Fimasartan noninferior to perindopril in older adults with essential hypertension

Jairia Dela Cruz
01 Dec 2021
Fimasartan noninferior to perindopril in older adults with essential hypertension

In the treatment of older patients with essential hypertension, fimasartan alone or combined with hydrochlorothiazide demonstrates comparable safety and efficacy to perindopril monotherapy or in combination with indapamide, as shown in the results of a phase IIIb trial.

“Fimasartan is a nonpeptide angiotensin II receptor blocker (ARB) with a selective blocking effect on the angiotensin type 1 receptor, and it has been proven to be clinically effective in many randomized controlled trials,” the investigators noted. [Drugs 2016;76:1015-1022]

On the other hand, “perindopril arginine is an angiotensin-converting enzyme (ACE) inhibitor used in HYVET (Hypertension in the Very Elderly Trial), a representative clinical study evaluating the effects of hypertension treatment in [older] patients aged >80 years,” they added. [N Engl J Med 2008;358:1887-1898]

The current analysis included 238 older Korean patients (mean age 74.3 years, 79 percent male) with a mean sitting systolic blood pressure (BP) ≥140 mm Hg. They were randomized to receive fimasartan 30 mg or perindopril arginine 2.5 mg once daily. If BP was uncontrolled after 4 weeks, the dose was doubled. At week 8, patients who still did not achieve BP control received a diuretic combination (fimasartan 60 mg/hydrochlorothiazide 12.5 mg or perindopril arginine 5 mg/indapamide 1.25 mg).

After 16 weeks of the double-blind treatment, all patients with controlled BP participated in an 8-week open-label extension study.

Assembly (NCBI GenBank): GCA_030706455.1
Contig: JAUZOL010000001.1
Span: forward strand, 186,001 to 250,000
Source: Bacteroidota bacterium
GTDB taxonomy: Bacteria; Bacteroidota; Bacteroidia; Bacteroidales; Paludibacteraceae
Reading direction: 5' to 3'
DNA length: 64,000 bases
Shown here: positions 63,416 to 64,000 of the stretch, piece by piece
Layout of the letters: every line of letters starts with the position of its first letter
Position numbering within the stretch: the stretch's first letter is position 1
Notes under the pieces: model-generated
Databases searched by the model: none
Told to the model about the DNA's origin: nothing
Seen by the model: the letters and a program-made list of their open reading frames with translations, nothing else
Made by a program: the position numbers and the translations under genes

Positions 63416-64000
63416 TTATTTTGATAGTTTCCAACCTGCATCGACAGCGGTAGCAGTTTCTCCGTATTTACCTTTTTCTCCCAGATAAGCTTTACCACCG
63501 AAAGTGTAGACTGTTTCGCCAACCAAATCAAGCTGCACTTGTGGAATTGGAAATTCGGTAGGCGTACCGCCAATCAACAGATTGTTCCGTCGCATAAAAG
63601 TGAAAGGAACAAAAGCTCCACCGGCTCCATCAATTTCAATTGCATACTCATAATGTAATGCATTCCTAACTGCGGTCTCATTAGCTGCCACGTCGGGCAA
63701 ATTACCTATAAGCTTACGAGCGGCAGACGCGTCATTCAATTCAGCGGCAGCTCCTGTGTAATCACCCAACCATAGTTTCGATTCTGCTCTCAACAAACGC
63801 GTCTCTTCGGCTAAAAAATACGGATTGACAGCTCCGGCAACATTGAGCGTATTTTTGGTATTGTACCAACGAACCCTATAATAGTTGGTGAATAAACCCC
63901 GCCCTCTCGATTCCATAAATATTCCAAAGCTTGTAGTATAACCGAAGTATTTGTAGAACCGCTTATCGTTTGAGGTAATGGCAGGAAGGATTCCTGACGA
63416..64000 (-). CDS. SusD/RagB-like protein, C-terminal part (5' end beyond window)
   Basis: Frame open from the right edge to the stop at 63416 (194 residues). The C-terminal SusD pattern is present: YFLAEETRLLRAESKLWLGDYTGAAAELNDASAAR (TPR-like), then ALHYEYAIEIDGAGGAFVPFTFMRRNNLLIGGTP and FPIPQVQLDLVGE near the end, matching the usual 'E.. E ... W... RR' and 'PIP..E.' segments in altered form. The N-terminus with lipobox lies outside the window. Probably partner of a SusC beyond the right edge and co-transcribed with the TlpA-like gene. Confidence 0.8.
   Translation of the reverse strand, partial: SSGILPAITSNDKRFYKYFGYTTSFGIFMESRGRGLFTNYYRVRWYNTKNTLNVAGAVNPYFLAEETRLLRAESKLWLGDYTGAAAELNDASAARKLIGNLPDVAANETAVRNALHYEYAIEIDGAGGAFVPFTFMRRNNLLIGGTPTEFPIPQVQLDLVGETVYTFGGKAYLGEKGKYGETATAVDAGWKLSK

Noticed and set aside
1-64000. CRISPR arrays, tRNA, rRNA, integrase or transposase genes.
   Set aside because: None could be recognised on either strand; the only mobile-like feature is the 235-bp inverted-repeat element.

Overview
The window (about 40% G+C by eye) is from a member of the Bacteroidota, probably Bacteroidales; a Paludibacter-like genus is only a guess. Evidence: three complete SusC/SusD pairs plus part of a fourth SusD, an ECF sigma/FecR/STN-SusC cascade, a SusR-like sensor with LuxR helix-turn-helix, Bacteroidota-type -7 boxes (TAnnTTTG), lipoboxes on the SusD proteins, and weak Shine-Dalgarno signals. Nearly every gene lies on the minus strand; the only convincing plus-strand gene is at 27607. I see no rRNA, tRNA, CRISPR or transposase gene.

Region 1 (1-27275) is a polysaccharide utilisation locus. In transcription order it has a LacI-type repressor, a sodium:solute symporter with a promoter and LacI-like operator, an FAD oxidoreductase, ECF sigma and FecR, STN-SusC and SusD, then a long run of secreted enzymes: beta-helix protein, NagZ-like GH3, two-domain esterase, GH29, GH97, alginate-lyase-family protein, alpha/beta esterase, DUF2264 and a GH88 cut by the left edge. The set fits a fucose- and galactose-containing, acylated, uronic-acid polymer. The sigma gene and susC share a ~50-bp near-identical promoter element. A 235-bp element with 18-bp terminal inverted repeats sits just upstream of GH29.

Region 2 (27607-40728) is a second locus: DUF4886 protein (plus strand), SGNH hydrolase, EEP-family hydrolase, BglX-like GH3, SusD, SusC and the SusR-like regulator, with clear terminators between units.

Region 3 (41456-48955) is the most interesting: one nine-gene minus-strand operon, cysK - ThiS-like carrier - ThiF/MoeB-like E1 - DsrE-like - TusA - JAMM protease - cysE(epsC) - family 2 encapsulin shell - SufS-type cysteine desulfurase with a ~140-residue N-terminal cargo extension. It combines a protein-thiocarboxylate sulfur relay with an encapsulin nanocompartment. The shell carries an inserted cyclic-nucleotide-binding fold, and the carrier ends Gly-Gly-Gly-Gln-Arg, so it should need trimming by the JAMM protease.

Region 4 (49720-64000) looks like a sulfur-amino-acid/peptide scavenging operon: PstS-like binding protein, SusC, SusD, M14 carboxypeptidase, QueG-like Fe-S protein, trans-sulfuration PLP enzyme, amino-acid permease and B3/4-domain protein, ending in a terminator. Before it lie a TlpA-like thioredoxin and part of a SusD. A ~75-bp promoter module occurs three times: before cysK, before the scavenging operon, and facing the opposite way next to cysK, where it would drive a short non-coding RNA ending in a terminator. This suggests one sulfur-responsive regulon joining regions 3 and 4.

The primary outcome of mean systolic BP at week 8 significantly dropped from baseline in the two treatment arms (–14.2 mm Hg with fimasartan and –9.0 mm Hg with perindopril; least squares mean difference, 5.4 mm Hg), indicating the noninferiority of fimasartan to perindopril. Of note, fimasartan exhibited a higher BP-lowering effect than perindopril (p=0.0108). [Clin Ther 2021;43:1746-1756]

Furthermore, fimasartan produced greater reductions in systolic and diastolic BP from baseline to weeks 4, 8, and 16 compared with perindopril, although there was no difference in the systolic BP reduction recorded at week 16.

Treatment compliance through week 16 was high in both groups (97.4 percent). In terms of safety, 82 adverse events (AEs) occurred in 52 patients, including 40 in the fimasartan arm and 42 in the perindopril arm. Dizziness was the most common AE, and only one case of orthostatic hypotension in a perindopril-treated patient was reported.

“It is recommended that [older] hypertensive patients without comorbidities be treated with ACE inhibitors, ARBs, calcium channel blockers, and diuretic agents… For strict BP control, combination therapy with two or more drugs should be considered if BP is not controlled with monotherapy,” they pointed out. [Clin Hypertens 2019;25:19]

The low incidence of AEs and orthostatic hypotension, according to the investigators, might be related to the slow titration schedule based on the repetitive BP measurement combined with BP measurement in the standing position.

“ARBs are known to have a flat dose–response relationship in BP-lowering efficacy, and a lower dose was reported to decrease the duration of the antihypertensive effect… However, in the population [of patients] aged ≥65 years [in the HYVET trial], the bioavailability of fimasartan was higher than that in young healthy control [participants], making it available as a once-daily medication. The trial also used a slow titration schedule to minimize TEAEs,” the investigators explained. [N Engl J Med 2008;358:1887-1898]

“As a result, at the end of the dose titration period, >70 percent of patients successfully uptitrated the initial dose, and diuretic combination was possible for further BP reduction,” they added.

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